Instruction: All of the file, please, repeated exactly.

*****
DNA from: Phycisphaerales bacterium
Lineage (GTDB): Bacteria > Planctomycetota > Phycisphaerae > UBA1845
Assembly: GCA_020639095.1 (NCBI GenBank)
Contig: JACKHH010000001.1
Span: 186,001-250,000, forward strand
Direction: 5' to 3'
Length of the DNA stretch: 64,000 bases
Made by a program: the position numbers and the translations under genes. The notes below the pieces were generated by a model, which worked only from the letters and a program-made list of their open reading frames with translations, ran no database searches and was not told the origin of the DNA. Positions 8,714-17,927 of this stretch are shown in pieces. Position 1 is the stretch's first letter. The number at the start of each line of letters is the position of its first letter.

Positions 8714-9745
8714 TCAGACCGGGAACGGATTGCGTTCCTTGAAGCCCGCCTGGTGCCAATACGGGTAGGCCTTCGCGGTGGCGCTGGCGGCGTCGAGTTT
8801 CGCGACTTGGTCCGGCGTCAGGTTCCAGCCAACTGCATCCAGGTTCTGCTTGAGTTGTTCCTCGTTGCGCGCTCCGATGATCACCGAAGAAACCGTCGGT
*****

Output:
DNA from: Phycisphaerales bacterium
Lineage (GTDB): Bacteria > Planctomycetota > Phycisphaerae > UBA1845
Assembly: GCA_020639095.1 (NCBI GenBank)
Contig: JACKHH010000001.1
Span: 186,001-250,000, forward strand
Direction: 5' to 3'
Length of the DNA stretch: 64,000 bases
Made by a program: the position numbers and the translations under genes. The notes below the pieces were generated by a model, which worked only from the letters and a program-made list of their open reading frames with translations, ran no database searches and was not told the origin of the DNA. Positions 8,714-17,927 of this stretch are shown in pieces. Position 1 is the stretch's first letter. The number at the start of each line of letters is the position of its first letter.

Positions 8714-9745
8714 TCAGACCGGGAACGGATTGCGTTCCTTGAAGCCCGCCTGGTGCCAATACGGGTAGGCCTTCGCGGTGGCGCTGGCGGCGTCGAGTTT
8801 CGCGACTTGGTCCGGCGTCAGGTTCCAGCCAACTGCATCCAGGTTCTGCTTGAGTTGTTCCTCGTTGCGCGCTCCGATGATCACCGAAGAAACCGTCGGT